April 7, 2020

675 words 4 mins read

My first four weeks in isolation

My first four weeks in isolation

About 4 weeks ago I decided to self-isolate for 14 days after coming back from a trip to London, because I felt a bit tired and run down. I wasn’t particularly concerned or anything, but I wanted to be extra cautious, especially for the vulnerable people around me.
The second day, I set up my monitor and keyboard in the living room, still thinking this will be over in 2 weeks. I remember vividly my husband saying, “Yeah, you’re gonna be here for a while, better get comfortable”. I was still in the “fun sleepover” stage, experimenting a bit with live-streaming, getting more engaged with my online communities. It all felt easy and hopeful, like we were happily and voluntarily embarking on a new era of human existence.
Mentally, I knew I had to prepare to be confronted with my issues more often and more intensely than under normal circumstances and I was (subconsciously) planning avoidance strategies and bracing myself for a mental breakdown.

My second week in self-isolation it started dawning on the world, how dire the situation actually was. Restaurants, bars and offices shut down.
I was finishing about one bottle of wine a day (I still maintain that most were whites so it wasn’t that bad!) and was struggling to just keep up with what was happening. Things at work were moving fast, way too fast for me to keep up. I had constant video calls with colleagues, members from different communities, friends… Each day I probably spent 2-3h of my awake time not in a video call.
And despite all this, I felt as unproductive as ever.
Since it was clear, that this situation was not going to change for the better any time soon, I decided that I needed a routine to get me through the weeks to come. I had stopped exercising since coming back, and I knew this was a big factor in my downward mood spiral.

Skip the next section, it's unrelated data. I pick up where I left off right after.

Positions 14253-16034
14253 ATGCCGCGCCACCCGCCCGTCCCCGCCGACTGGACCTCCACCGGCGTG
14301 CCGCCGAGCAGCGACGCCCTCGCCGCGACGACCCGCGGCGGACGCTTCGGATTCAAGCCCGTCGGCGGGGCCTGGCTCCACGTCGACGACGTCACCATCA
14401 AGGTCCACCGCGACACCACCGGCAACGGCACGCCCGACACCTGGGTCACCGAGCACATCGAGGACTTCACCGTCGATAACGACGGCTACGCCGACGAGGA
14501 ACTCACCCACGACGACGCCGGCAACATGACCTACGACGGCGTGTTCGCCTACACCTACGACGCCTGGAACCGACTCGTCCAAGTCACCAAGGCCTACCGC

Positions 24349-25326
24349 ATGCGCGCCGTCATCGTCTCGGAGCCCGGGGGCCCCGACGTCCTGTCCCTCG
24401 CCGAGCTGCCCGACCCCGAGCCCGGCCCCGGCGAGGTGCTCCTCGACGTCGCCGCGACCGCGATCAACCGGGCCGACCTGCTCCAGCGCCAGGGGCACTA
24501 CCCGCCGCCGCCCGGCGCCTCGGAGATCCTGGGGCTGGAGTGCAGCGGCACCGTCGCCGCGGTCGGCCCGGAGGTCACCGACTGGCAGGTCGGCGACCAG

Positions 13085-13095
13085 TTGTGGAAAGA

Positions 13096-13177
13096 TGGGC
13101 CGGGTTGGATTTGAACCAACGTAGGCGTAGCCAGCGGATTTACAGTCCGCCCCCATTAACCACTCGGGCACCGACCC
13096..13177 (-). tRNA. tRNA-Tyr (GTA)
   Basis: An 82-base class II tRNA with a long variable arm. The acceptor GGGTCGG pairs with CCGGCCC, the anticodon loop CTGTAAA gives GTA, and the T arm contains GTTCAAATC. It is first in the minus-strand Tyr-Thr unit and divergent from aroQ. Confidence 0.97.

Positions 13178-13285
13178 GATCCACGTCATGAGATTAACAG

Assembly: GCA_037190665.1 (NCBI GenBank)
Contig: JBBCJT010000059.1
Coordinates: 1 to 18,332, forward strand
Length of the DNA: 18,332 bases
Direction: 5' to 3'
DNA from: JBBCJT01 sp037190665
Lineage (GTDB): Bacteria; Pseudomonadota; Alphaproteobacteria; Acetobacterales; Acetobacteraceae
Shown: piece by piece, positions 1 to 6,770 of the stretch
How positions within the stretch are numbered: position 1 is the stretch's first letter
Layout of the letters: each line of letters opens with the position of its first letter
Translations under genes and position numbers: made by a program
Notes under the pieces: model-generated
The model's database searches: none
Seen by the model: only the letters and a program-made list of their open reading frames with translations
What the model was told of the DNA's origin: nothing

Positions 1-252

Anxiety written out in wooden scrabble tiles
Anxiety was just one of the issues I was dealing with

So at the top of week 3, I started a new exercise routine: Running three times a week, alternating with home workouts four times a week. Instantly, I noticed how exercising in the morning gave me a real boost in morale and how I was feeling about myself during the day. I was euphoric, beyond proud of myself and sure that not only was I going to survive, but I was going to thrive during this. I, again, made a billion plans on how to spend this time productively and got really into cooking and makeup.
This also did not last long.
Then it hit me. My problem was, that I still was avoiding. I was avoiding myself this whole time. I was avoiding the emotional black hole that we are all carrying around with us.
I realised that I didn’t have to be afraid of it, that it’s a part of me that is both good and bad And I realised that I should be glad, I get to spend this time really getting to know myself, dealing with my issues in the safety of my own home.
This is a chance for me to understand where and how my “issues” have helped me and where they kept me from achieving what I wanted.

So here I am at the end of week 4 and I feel… normal.
I’m not as depressed as I was in week 2 (I’m down to 2 bottles a week, which I think is a reasonable amount given the circumstances) and not as euphoric as I was last week. I still haven’t managed to really stick to my exercise routine, skipping one or two workouts a week.
Nevertheless, I feel like I have found my new balance for now. A mental state that I can keep up for weeks or months if needed. But I also know that it could (and it will) change with no notice or reason.
But that’s okay, that’s just one more opportunity for me to take care of myself.